Bad Lieutenant


There’s a genre of dirty cop movies: Prince of the City (which we’ve covered before), Serpico… and then there’s Bad Lieutenant. Wow.

Released in 1992 and directed by the notoriously quirky Abel Ferraro, Bad Lieutenant is like a trip through a doomed man’s id. The title character, inhabited — truly, inhabited — by Harvey Keitel, is a lieutenant of detectives in an unnamed unit who appears to have a citywide mandate. What he really has, however, is a voracious appetite for drugs, booze, sex, and gambling. The man is six months of overtime for any vice squad.

This is, in my opinion, Keitel’s most compelling performance. Watching the movie, it’s hard to imagine anyone else in the role (likely the truest test of great acting). The actor’s stupefied wreck of a face is like a topographic map of every day of this cop’s career, and Keitel shuffles through the streets of crummy 90’s New York like he’s going to the gallows. Which in a way he is.

The kernel of the story is based on a a true incident from the the time, in which a nun was raped and a church robbed in Spanish Harlem. Former NYPD detective Bo Deitl investigated the actual case, and in fact he appears here in a supporting role. While the movie seems to take place in an NYPD in which lieutenants are completely unsupervised, its undeniable slice-of-life realism is likely due to Deitl’s presence on-set.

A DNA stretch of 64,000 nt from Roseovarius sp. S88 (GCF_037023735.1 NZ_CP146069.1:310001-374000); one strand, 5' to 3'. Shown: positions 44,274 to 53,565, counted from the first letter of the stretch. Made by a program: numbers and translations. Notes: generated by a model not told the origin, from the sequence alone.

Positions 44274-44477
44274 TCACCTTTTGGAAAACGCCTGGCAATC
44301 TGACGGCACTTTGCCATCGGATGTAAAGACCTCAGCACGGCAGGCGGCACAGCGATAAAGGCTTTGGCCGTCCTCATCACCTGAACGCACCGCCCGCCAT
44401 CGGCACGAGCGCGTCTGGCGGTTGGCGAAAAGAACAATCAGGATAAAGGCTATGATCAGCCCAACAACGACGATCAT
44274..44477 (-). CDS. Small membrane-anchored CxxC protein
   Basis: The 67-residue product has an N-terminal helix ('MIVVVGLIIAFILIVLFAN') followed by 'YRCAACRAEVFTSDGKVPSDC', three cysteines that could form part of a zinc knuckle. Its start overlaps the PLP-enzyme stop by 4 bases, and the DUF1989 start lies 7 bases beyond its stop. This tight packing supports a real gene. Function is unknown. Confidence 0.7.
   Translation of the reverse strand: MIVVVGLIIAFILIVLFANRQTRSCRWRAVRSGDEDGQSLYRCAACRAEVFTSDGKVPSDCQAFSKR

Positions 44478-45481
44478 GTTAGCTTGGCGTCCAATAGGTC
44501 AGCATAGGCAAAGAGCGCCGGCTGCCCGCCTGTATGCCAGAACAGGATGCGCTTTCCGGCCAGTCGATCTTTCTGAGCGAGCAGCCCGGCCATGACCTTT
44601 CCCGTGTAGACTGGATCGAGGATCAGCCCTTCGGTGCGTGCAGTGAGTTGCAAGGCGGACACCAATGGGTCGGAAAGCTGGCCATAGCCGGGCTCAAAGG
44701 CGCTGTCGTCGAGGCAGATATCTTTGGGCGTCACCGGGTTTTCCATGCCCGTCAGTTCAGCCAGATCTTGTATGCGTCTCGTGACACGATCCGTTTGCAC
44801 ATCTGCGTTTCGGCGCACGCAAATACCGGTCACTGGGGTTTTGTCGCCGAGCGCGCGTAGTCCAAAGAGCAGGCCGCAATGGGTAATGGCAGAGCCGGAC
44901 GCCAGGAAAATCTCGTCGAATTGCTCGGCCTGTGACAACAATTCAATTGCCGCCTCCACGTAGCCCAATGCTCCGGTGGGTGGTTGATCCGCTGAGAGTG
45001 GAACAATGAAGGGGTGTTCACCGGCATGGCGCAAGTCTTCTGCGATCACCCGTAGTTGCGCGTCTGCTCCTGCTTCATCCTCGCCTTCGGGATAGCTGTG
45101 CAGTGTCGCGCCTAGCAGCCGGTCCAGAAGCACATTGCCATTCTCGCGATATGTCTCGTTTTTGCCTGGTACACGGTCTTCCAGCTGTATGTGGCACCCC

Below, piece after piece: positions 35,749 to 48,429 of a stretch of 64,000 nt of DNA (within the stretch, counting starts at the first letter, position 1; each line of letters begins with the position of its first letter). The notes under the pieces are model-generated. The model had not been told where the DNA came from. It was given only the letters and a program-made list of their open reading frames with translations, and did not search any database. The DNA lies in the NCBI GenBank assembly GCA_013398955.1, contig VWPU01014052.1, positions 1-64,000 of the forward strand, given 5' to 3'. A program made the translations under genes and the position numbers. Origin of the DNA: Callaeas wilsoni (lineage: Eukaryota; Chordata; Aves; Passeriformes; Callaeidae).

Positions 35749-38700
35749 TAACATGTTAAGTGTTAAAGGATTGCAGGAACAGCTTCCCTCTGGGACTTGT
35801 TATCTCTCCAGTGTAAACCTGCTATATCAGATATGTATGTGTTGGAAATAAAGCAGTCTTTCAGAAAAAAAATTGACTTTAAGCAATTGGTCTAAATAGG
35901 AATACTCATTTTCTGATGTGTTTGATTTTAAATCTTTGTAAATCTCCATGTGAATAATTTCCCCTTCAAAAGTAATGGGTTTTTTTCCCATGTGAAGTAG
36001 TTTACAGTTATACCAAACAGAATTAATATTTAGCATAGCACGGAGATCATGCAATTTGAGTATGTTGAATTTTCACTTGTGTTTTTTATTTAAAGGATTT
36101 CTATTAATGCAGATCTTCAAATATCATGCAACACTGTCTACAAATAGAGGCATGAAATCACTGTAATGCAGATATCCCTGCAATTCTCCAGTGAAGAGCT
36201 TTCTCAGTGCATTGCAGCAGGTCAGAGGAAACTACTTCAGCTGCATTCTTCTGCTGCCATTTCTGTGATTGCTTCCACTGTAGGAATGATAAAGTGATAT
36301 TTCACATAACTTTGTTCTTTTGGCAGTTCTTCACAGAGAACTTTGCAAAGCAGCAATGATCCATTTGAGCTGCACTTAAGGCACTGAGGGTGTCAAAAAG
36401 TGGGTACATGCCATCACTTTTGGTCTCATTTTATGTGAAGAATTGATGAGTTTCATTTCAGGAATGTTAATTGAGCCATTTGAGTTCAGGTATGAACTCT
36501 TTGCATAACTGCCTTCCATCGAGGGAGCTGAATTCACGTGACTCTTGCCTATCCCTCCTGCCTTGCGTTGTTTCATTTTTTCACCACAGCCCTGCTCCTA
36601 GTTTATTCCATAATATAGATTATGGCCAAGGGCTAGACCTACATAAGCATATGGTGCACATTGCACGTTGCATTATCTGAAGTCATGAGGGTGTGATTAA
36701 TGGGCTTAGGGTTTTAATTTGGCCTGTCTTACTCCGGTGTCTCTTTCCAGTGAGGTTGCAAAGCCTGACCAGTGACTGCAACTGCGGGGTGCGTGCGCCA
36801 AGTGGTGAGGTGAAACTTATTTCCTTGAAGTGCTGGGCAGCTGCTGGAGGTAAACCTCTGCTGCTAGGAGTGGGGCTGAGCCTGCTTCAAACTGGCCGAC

The other compelling character in the film is New York City. Like similar movies — Mean Streets, Taxi Driver, Panic In Needle Park, etc. — a great metropolis collapsing in on itself is more than setting here. It’s a menacing presence over everyone’s shoulder. No one is immune. Not the cops, the church, the workaday New Yorkers… nobody. (And for those of a certain age, the scene at the Limelight — aka the Slimelight — will induce a few painful flashbacks).

Isn’t it wonderful that today’s New York is heading in the same direction? (Um, no, it’s not).

Sure, it’s Scorcese-adjacent, and you might find it a tad unsettling at times — but you won’t look away. And in the end, there is a measure of redemption here, which the lieutenant seems to have been reaching for all along.

It’s an experience. Catch it now on Amazon Prime, free with commercials. Then maybe take a shower.

Meantime: Have a great weekend! (Because next week promises to be… interesting).

Christopher Flanagan


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